How film history gets rewritten [Chicago Reader blog post, 2007]

How film history gets rewritten

Posted By on 06.13.07 at 05:48 PM


I realize it must sound crazy for people who haven’t seen Jacques Rivette’s 750-minute  Out 1 (1971) or his 255-minute Out 1: Spectre (1972) to keep reading blog posts about them — even though I keep hearing almost every day from various others who have seen either or both films recently, in Chicago or New York or Vancouver or Berkeley, and are still recovering from the experience.

What I’d like to focus on here is how these films wind up getting misrepresented due to the circulation of incomplete data. For instance, everyone who’s seen any stills from the two films and hasn’t seen the films probably concludes that they’re both in black and white. They’re wrong; the problem is that the only photos available from the films on the Internet and in film magazines are in black and white, undoubtedly because color stills would cost too much money to process. In fact, the beautiful restoration of Spectre that showed at the Gene Siskel Film Center last Saturday, blown up from 16-millimeter to 35, had far more luscious and luminous colors than any other print I’ve ever seen — finally justifying Rivette’s supposedly extravagant claim in a 1975 interview that “you might almost say that I am trying to bring back the old MGM Technicolor! I even think that the colors of Out would please a Natalie Kalmus.”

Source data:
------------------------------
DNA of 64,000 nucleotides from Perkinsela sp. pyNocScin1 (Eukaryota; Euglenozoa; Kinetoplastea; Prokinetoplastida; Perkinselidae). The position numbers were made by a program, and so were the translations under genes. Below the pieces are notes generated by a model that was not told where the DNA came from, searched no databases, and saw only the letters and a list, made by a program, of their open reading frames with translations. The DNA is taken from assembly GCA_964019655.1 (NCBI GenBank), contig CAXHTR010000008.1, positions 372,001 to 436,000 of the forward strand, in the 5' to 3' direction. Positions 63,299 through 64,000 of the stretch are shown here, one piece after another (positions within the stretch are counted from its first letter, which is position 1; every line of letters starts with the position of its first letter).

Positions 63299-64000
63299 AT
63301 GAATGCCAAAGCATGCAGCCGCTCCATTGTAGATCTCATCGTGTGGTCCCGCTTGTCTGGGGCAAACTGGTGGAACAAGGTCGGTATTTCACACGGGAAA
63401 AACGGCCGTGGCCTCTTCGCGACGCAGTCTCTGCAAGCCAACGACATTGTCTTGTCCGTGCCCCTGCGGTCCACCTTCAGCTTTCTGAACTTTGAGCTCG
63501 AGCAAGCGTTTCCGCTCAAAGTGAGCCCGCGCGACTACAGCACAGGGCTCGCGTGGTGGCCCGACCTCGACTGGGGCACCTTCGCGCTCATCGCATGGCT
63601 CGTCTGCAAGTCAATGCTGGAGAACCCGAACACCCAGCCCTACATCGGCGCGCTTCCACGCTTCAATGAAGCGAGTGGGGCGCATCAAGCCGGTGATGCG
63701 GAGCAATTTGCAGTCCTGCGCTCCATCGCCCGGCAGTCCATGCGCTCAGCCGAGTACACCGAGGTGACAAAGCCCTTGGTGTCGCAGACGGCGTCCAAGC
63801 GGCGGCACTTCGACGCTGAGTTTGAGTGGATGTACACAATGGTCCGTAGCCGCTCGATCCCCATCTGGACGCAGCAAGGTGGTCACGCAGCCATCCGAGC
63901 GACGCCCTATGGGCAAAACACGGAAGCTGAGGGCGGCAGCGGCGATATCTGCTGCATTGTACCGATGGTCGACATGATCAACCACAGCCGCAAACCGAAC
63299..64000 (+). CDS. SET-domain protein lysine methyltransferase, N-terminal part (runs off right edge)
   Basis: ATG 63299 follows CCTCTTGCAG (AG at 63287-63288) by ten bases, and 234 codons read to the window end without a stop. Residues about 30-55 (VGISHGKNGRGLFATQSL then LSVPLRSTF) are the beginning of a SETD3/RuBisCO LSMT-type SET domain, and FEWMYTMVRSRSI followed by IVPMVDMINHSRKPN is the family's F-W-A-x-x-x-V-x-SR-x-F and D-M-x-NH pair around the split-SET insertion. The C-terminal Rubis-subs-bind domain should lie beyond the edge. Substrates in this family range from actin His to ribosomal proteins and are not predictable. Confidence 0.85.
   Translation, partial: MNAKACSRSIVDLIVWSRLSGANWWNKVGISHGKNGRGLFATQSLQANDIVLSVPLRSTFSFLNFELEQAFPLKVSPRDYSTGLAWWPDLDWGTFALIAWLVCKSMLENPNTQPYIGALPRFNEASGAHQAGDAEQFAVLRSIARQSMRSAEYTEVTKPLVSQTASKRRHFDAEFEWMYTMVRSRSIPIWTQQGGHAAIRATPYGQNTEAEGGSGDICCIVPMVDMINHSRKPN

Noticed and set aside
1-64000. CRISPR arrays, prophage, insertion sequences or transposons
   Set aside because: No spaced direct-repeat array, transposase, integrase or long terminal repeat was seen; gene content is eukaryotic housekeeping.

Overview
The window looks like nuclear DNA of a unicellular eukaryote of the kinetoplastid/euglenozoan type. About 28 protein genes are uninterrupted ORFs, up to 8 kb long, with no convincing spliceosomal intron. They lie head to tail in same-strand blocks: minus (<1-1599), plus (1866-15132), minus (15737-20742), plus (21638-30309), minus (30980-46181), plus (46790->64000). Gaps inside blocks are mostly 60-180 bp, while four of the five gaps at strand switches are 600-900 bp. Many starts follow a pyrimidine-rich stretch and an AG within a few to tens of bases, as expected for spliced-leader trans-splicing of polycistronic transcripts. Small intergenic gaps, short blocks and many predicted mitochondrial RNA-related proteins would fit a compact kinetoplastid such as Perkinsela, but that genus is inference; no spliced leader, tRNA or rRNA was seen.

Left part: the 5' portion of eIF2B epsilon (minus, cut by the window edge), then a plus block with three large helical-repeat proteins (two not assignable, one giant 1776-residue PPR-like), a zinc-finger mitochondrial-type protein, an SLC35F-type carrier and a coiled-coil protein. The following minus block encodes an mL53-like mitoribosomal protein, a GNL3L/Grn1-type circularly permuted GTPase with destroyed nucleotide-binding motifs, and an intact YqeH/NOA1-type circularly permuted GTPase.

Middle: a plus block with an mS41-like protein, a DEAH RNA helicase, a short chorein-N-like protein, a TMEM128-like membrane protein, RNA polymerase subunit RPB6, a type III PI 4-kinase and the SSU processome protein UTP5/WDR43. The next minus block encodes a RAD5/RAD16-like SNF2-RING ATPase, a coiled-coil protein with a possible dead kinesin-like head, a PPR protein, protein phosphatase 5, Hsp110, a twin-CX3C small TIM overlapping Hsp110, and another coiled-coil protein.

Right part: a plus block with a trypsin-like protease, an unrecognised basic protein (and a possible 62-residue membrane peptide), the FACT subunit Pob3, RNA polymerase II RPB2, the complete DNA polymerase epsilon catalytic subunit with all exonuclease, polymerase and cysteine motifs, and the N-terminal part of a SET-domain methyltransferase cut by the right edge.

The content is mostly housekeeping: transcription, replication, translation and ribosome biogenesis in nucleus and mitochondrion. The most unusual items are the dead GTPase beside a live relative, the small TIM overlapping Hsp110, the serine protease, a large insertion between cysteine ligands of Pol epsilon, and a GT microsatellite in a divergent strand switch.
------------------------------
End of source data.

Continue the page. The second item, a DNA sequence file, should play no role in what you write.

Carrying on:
I should add that I’ve probably seen Spectre a good eight or nine times by now. This is partly because I was living in Paris about two blocks away from a cinema showing it for a week-long run in 1973. I was writing about the film at the time for Sight and Sound, and given my far from perfect French, the only way I could assure myself I was understanding most of the dialogue was by going back repeatedly and taking detailed notes. And of course the fact that the film offers itself as a kind of diabolical puzzle only intensified my burning curiosity about its many mysteries.